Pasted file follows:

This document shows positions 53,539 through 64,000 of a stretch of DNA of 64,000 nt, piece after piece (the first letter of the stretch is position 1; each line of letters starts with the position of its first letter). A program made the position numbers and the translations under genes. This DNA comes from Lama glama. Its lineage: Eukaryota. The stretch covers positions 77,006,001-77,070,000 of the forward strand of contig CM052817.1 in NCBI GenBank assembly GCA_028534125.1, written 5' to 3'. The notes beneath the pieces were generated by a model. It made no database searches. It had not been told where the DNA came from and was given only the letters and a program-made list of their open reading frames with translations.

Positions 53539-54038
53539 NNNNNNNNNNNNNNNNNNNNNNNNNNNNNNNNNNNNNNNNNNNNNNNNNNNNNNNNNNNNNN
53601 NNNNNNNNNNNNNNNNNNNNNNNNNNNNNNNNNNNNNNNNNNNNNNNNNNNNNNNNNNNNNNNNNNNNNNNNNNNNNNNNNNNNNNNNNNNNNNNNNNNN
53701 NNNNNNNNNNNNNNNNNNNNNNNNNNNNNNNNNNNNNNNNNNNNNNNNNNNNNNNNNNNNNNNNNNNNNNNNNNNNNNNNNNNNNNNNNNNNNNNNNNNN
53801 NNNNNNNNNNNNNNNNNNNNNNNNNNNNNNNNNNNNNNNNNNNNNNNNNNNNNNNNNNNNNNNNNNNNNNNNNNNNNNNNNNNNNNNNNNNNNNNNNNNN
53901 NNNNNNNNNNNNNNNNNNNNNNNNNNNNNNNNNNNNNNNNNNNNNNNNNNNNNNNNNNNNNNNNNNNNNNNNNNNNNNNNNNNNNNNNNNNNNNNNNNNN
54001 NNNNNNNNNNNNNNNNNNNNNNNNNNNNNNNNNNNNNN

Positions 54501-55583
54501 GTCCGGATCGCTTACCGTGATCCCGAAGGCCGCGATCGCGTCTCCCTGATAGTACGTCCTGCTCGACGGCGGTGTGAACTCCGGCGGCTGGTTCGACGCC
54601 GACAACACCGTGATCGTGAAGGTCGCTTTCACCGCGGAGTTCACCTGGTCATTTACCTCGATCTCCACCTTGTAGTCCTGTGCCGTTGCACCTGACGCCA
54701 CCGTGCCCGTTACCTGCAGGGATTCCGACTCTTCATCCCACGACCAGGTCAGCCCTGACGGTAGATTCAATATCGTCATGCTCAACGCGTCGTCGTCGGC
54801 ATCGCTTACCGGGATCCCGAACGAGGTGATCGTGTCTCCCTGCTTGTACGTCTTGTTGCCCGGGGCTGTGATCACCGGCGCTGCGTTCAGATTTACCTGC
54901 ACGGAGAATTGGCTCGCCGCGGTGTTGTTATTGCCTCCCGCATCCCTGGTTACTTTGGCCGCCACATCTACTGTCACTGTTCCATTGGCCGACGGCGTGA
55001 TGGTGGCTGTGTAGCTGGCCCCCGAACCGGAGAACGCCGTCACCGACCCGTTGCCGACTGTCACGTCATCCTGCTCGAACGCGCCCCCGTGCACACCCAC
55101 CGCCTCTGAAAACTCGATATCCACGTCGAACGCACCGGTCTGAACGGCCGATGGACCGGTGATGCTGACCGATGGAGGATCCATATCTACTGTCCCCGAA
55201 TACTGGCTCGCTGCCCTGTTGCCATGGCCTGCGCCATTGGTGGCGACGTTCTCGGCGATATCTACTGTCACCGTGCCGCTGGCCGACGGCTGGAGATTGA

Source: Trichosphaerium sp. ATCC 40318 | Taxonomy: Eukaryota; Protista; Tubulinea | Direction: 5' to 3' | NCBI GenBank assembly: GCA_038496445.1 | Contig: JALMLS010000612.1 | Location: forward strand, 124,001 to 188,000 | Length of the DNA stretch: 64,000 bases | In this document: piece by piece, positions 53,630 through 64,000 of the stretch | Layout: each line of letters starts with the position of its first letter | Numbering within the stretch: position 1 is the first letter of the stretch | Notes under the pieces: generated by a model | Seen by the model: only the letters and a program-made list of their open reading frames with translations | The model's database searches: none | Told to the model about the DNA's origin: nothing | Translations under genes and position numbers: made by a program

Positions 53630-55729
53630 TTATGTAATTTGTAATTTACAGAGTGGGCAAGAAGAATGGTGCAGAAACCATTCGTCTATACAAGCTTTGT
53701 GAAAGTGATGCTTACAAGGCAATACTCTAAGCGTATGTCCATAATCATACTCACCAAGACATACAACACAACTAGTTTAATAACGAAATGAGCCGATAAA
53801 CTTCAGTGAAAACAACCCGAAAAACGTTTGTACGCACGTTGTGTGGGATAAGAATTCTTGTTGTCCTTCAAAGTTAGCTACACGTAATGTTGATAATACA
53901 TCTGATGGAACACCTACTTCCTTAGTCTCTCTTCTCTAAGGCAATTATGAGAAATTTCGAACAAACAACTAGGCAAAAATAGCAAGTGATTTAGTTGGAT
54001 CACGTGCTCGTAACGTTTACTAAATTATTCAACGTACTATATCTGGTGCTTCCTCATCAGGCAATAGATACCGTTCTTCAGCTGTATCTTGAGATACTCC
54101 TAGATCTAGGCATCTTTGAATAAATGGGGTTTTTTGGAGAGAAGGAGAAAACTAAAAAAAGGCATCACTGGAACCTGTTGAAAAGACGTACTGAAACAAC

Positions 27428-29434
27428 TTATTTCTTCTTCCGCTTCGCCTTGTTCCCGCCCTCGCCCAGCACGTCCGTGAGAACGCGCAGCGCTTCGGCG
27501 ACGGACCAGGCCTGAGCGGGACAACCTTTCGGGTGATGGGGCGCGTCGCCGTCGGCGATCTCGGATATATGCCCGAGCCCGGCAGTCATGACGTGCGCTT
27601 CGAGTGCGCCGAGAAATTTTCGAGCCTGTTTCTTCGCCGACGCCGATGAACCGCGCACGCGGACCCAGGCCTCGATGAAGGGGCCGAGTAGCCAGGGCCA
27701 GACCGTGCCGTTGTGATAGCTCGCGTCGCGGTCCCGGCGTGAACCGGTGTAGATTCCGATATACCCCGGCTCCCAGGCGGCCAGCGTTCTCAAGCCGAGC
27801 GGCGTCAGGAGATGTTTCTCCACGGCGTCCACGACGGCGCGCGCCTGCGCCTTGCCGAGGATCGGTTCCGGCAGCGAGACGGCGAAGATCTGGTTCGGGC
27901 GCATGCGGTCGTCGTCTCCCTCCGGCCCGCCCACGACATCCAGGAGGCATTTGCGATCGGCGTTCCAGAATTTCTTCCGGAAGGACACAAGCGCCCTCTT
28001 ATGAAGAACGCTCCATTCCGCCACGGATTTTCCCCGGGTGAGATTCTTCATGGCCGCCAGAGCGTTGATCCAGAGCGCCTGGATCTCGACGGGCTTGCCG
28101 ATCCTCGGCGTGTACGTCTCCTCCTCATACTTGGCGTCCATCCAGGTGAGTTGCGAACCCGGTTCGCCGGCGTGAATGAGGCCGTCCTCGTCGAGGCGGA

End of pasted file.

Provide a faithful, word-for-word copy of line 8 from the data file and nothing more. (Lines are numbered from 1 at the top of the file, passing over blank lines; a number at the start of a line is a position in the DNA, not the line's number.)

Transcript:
54001 NNNNNNNNNNNNNNNNNNNNNNNNNNNNNNNNNNNNNN